Following World War II (WWII), just as Germany did, Japan disarmed itself. Since then, the country has prioritized economic development over political and military disputes, and it has determined a foreign policy strategy that fosters stability in its immediate neighbourhood and beyond. Supporting the rules-based global order (basic principles, the cornerstone of the international order for maintaining world peace and prosperity), Japan positions itself as a “Proactive Contributor to Peace“.
However, in recent years, Japan, as a democracy in Northeast Asia, has been re-formulating its security strategy, taking into account a variety of threat parameters, ranging from transnational threats based on technological developments against cybersecurity to the military postures of regional actors. More precisely, issues such as North Korea‘s nuclear and ballistic missile development and tests; China‘s foreign policies, particularly vis-à-vis Taiwan; and Russia’s aggression in Ukraine have pushed Japan to follow a more proactive stance. Especially the dramatic change in the status quo by Russia’s aggression has an accelerating impact on Japan for implementing proactive strategies that improve Japan’s position in international politics day by day. This paper aims to illustrate state of the art in Japanese relations with major powers exercising power in the former’s proximity and their impact or repercussions on the future of the country.
Japan-North Korea Relations
In 2022, the Ministry of Defense of Japan described North Korea’s activities as a “grave and imminent threat” in the annual defence report. Despite the bilateral dialogue initiative during Abe’s tenure, Japanese-North Korean relations have been deteriorating for decades due to concerns over North Korea’s nuclear and ballistic programs and abductions of Japanese citizens. Since the first nuclear test in 2006, the UN Security Council has adopted several resolutions against North Korea. While sanctions have rendered North Korea more isolated and weaker, the latter has maintained its strategy. Its ballistic missile capacity has reached the limit where it can launch missiles targeting the entire USA mainland by 2022. In Northeast Asia, Japan acts jointly with the Republic of Korea and the USA to balance North Korea. In the Trilateral Foreign Ministerial Meeting on September 22, the foreign ministers reaffirmed their commitment to strengthen cooperation against DPRK’s (Democratic People’s Republic of Korea) destabilizing behaviour and achieving the complete denuclearization of the Korean Peninsula. However, both the sanctions and cooperation promote North Korea to stand closer to Russia and China.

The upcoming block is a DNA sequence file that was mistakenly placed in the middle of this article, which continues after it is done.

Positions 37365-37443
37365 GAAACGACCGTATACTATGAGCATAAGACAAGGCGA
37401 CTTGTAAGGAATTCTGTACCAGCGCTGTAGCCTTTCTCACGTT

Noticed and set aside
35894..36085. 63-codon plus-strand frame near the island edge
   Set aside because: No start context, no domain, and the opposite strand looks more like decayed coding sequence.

After WWII, Japanese-Chinese relations proceeded in a complex structure. Even though the two nations celebrated the 50th anniversary of the normalization of relations on September 22, 2022, historical traumas have kept their distance. Japan and China have been on opposing sides during and after the Cold War, and their regional agendas frequently overlap today. Japan adopts a policy that prioritizes economic growth. Therefore, while being a significant partner of the US in the region, it attaches a high value to economic ties with China. Japan has stayed neutral in the US-China trade war and called sides to drop arms competition in the Taiwan Strait, which is one of the busiest trade routes in the world for ships carrying goods between Japan and the rest of the world.
In recent years, Japan has expressed concern over China’s relations with North Korea and Russia in Northeast Asia. However, the Senkaku Islands issue is at the forefront of disputes. China has rejected Japan’s nationalization of the islands since 2012. Furthermore, in the Indo-Pacific, Japan is anxious about China’s policy towards Taiwan, which may spark a global conflict. In a speech in 2021, Abe, who transformed Japan’s relationship with Taiwan during his tenure as prime minister, stated that the “Taiwan emergency is a Japanese emergency, and therefore an emergency for the Japan-US alliance.” On May 2022, President Biden and Japanese Prime Minister Kishida declared a joint leaders’ statement that reiterated “the importance of peace and stability across the Taiwan Strait as an indispensable element in security and prosperity in the international community.”